Here’s some of what Kings coach Darryl Sutter had to say after a split-squad loss to the Arizona Coyotes on Monday in Glendale, Ariz.: “You are still wanting to see more of your young players who you want to give opportunities to in an exhibition game, as I said before. When you play two in one day there are a lot of guys that normally would not get a game at all, so now they get an opportunity.”
Here’s more: “Looking at Jeff (Carter), Tanner (Pearson) and Tyler (Toffoli) as a unit not as Jeff Carter. And we are trying to get some lines together and seeing if it can work together. Yeah, I think that line is really good. They were good all night.”
Marian Gaborik scored two goals and Andy Andreoff had one, but the Kings lost a 3-1 lead in the third period of their split-squad exhibition game against the Arizona Coyotes on Monday at Staples Center. Nick Shore then supplied the winner in a 4-3 shootout victory for the Kings. Here are three things about the Kings’ exhibition opener:
If Gaborik and Anze Kopitar appeared to be in midseason form, it might have had something to do with a short summer after the Kings won the Stanley Cup in June. “It feels like we never left,” said Gaborik, who slipped behind the defense to score a second-period goal and then converted on a pretty give-and-go play with Kopitar while on the rush in the third. “I feel good out there.” Gaborik, Kopitar and Dustin Brown formed the Kings’ top line after they acquired him at the trade deadline last March. There’s no reason to think they won’t play together again this season.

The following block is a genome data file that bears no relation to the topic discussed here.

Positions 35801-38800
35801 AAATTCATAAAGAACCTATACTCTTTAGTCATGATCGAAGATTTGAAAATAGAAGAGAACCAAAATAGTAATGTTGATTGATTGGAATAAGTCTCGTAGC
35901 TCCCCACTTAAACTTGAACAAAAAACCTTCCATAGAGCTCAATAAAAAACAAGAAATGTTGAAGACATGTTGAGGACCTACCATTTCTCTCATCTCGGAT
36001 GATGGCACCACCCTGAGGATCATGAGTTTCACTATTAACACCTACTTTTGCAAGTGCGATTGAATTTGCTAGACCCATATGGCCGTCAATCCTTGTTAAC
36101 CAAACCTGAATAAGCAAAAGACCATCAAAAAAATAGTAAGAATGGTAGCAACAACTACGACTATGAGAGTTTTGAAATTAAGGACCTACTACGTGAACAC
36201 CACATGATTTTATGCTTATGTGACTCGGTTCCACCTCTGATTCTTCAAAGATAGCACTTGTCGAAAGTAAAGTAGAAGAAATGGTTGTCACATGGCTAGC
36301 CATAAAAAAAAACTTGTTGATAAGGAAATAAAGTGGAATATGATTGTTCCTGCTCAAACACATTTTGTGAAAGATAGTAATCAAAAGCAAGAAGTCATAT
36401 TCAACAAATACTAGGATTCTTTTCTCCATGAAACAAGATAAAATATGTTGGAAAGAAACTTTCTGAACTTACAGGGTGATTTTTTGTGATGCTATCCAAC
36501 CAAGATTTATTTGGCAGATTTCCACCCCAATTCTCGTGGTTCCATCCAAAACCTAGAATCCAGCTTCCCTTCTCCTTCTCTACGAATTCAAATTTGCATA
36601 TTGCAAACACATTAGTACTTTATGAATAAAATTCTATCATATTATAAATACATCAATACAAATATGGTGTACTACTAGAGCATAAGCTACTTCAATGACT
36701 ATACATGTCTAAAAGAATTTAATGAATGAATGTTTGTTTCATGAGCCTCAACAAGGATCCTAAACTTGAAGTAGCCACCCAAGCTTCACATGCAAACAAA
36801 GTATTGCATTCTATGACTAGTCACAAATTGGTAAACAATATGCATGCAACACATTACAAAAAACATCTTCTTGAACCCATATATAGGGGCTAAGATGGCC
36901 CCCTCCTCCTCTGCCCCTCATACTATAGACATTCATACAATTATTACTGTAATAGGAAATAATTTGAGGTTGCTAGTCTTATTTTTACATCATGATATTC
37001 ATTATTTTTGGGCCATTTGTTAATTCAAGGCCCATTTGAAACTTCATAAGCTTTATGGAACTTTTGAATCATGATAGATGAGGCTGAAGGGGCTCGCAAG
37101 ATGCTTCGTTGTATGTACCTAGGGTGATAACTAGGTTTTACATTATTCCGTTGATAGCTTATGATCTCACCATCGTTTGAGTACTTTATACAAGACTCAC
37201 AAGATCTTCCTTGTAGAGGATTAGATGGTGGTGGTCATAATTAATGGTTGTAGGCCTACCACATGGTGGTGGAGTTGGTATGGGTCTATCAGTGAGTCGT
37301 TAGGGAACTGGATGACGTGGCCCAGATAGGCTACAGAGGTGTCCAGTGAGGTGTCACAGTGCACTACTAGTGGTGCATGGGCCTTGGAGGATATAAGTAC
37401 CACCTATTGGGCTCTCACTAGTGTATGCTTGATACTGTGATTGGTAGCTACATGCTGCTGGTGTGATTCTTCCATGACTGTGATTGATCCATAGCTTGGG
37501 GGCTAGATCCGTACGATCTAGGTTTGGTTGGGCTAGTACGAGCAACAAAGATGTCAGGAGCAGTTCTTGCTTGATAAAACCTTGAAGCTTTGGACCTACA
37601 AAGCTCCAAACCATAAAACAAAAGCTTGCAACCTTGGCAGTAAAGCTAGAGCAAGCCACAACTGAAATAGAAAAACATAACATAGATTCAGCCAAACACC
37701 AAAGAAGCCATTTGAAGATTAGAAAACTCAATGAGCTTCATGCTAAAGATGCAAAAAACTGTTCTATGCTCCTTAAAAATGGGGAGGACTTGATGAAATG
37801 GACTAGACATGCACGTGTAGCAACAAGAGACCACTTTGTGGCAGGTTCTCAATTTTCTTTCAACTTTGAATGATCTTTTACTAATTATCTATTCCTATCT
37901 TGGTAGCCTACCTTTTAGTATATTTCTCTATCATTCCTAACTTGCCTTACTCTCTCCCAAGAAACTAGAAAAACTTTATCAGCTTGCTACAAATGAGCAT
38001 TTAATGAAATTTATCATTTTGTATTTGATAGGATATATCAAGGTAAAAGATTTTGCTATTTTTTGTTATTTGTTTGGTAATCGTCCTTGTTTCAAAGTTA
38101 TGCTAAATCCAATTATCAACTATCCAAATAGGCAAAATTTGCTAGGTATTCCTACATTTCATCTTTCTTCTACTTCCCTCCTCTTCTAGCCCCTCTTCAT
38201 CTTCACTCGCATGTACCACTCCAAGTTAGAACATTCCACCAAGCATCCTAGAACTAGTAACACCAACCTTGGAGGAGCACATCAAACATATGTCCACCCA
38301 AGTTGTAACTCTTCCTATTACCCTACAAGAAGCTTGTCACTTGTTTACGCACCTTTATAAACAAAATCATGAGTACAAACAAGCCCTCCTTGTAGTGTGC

Shore doesn’t have much of a shot at making the Kings’ roster to start the season and most likely with play for their American Hockey League club in Manchester, N.H. He showed some veteran poise when he scored the winning goal in the shootout, however. He seemed unfazed by the fact that there are no jobs available in Los Angeles and that his ticket is all but punched for the minors. “Everyone in the organization takes a lot of pride and being an L.A. King and the tradition they’ve had the last couple of years, it’s fun to be a part of,” Shore said. “Ever since I was drafted and even before that they started to turn things around. It’s really just a mindset, and it starts at the top and trickles all the way down.”
Martin Jones started in goal, with the Kings in no rush to hurry Jonathan Quick back into a game after he underwent offseason wrist surgery. Jones stopped all nine shots he faced in 31 minutes, 13 seconds before Jeff Deslauriers replaced him with the Kings leading 2-0 in the second period. That’s another good sign that the Kings’ goaltending is in capable hands. Quick isn’t expected to be held out of too many upcoming games, although the Kings are typically secretive about such things. The Kings also played J.F. Berube in the split-squad game Monday at Glendale, Ariz. Depth is a wonderful thing to have, especially in goal and especially for an organization that didn’t have enough of it over the years.